Canada Inflation Slows to 2.1% in July on Gasoline Prices

Photographer: Cole Burston/Bloomberg

Stephen Poloz, governor of the Bank of Canada. Close

Stephen Poloz, governor of the Bank of Canada.

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Photographer: Cole Burston/Bloomberg

Stephen Poloz, governor of the Bank of Canada.

Canada’s inflation rate slowed for the first time in five months in July, supporting policy maker views that recent price pressures were temporary and didn’t reflect tightening slack in the economy.

Annual consumer price inflation slowed to 2.1 percent in July following June’s 2.4 percent pace, which was the highest in two years, Statistics Canada said today from Ottawa. The core rate, which excludes more volatile items such as gasoline, also slowed.

Bank of Canada Governor Stephen Poloz, who has kept the central bank’s benchmark rate on overnight loans between commercial banks unchanged at 1 percent since taking the post last year, has sought to downplay a recent spike in inflation, suggesting the pressures were caused by one-time gains in energy and import prices and didn’t reflect changes in economic fundamentals.

The report “does give some wiggle room to the Bank of Canada to continue to sound fairly neutral,” said Camilla Sutton, chief currency strategist at Bank of Nova Scotia in Toronto. The central bank’s next interest rate announcement is scheduled for Sept. 3.

Poloz’s forecasts of persistent economic slack have been tested by some data that are showing the nation’s economy accelerated in the second quarter. Statistics Canada reported earlier today that retail sales surged 1.1 percent in June, a sixth consecutive gain that exceeded all economist forecasts. Retail sales increased 3.3 percent between April and June, the biggest three month gain since 2010.

Quarterly Growth

Strong consumer spending probably helped Canada’s economy expand at a 2.6 percent pace in the second quarter, up from 1.2 percent, economists estimate. Today’s retail sales data was the latest major report before Statistics Canada releases quarterly GDP data on Aug. 29.

Canada’s inflation rate had been accelerating since touching a 2014 low of 1.1 percent in February. In a report last month, the central bank cited temporary forces such as gains in energy costs and tighter meat supplies, and claimed those pressures are being balanced by increased retail competition and slack in the economy.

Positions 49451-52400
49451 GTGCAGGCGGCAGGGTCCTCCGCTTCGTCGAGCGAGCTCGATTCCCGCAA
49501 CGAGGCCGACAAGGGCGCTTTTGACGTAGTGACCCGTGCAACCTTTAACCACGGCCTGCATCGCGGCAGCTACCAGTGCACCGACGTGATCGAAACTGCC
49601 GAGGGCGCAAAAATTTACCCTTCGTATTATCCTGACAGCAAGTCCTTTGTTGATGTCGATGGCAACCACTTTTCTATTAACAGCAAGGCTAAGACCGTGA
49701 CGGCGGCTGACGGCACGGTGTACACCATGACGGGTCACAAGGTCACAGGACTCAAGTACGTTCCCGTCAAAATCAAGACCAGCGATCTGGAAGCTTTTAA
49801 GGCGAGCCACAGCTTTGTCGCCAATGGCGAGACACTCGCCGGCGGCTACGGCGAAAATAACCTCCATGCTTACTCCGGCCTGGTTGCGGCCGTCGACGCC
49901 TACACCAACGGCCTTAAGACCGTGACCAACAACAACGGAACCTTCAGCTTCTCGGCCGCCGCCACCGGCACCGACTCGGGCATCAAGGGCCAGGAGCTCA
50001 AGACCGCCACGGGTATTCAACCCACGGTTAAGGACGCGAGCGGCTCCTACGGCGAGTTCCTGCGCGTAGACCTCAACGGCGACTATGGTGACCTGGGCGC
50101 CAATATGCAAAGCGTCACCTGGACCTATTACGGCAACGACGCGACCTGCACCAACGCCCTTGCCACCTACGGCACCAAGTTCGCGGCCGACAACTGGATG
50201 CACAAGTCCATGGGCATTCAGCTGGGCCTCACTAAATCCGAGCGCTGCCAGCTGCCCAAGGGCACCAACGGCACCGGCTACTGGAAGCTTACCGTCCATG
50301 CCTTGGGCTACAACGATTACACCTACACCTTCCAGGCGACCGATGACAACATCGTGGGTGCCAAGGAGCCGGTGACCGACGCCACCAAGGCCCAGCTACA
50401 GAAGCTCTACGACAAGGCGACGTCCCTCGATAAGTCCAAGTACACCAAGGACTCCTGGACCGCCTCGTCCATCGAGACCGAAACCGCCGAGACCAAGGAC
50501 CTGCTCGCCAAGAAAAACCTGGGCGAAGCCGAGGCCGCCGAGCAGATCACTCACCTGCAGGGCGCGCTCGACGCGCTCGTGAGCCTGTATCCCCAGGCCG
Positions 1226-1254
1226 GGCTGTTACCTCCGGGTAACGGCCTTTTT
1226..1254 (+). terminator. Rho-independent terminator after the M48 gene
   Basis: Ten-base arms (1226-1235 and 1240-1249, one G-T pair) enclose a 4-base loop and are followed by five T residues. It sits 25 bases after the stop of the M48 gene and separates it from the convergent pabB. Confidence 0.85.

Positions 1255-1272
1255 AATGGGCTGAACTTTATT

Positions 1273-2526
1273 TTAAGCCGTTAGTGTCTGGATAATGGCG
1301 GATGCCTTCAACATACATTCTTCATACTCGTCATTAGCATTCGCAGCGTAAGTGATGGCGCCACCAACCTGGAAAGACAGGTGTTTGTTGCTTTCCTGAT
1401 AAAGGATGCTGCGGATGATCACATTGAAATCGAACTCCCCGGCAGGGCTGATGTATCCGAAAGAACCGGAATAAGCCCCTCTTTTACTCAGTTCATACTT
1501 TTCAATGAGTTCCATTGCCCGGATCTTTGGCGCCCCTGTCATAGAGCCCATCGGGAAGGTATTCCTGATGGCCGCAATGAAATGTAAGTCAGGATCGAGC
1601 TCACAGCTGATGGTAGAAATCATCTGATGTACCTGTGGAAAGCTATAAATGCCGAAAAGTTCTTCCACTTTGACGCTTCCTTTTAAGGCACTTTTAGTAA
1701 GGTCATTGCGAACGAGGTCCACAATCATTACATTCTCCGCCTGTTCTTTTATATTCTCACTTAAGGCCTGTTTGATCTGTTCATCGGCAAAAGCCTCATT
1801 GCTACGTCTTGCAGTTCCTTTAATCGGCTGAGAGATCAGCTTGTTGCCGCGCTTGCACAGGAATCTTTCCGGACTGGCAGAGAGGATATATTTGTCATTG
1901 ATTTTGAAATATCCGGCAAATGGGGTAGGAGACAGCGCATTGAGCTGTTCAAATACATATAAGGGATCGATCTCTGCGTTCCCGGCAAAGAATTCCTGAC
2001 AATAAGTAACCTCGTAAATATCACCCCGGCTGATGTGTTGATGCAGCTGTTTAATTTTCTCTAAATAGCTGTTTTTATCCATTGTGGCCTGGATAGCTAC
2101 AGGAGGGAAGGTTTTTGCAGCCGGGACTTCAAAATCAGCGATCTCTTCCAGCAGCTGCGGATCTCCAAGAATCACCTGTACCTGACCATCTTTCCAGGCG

The report “lends a little bit more credibility to what they’ve been saying,” said Robert Kavcic, senior economist at the Bank of Montreal.

Economists surveyed by Bloomberg News forecast inflation would be 2.2 percent, according to the median of 20 responses.

Slower Inflation

The Bank of Canada forecasts inflation will slow below 2 percent next year before rising again to its target in 2016. The central bank is mandated to keep consumer-price increases in the middle of a 1 percent to 3 percent band.

The Canadian dollar was little changed after the report, trading at C$1.0950 per U.S. dollar as of 10:40 a.m. in Toronto.

The core inflation rate decreased to 1.7 percent in June after a gain of 1.8 percent the prior month. Economists surveyed by Bloomberg News forecast a 1.9 percent rate for core.

Total inflation fell 0.2 percent in July from June and the core rate was down 0.1 percent. Gasoline prices fell 1.9 percent last month, helping to lead a 0.6 percent drop in energy costs.

Other items recording lower prices over the month included passenger vehicles, which were down 2 percent, and clothing and footwear, which fell 1 percent.

Economists surveyed by Bloomberg had predicted that prices would fall 0.1 percent in July from June, and the core rate would rise 0.1 percent.

On a seasonally adjusted basis, Canada’s headline consumer price index fell 0.1 percent in July, the first decline for that measure since October. The seasonally adjusted core rate was up 0.1 percent.

To contact the reporter on this story: Theophilos Argitis in Ottawa at targitis@bloomberg.net

To contact the editors responsible for this story: Paul Badertscher at pbadertscher@bloomberg.net Gail DeGeorge

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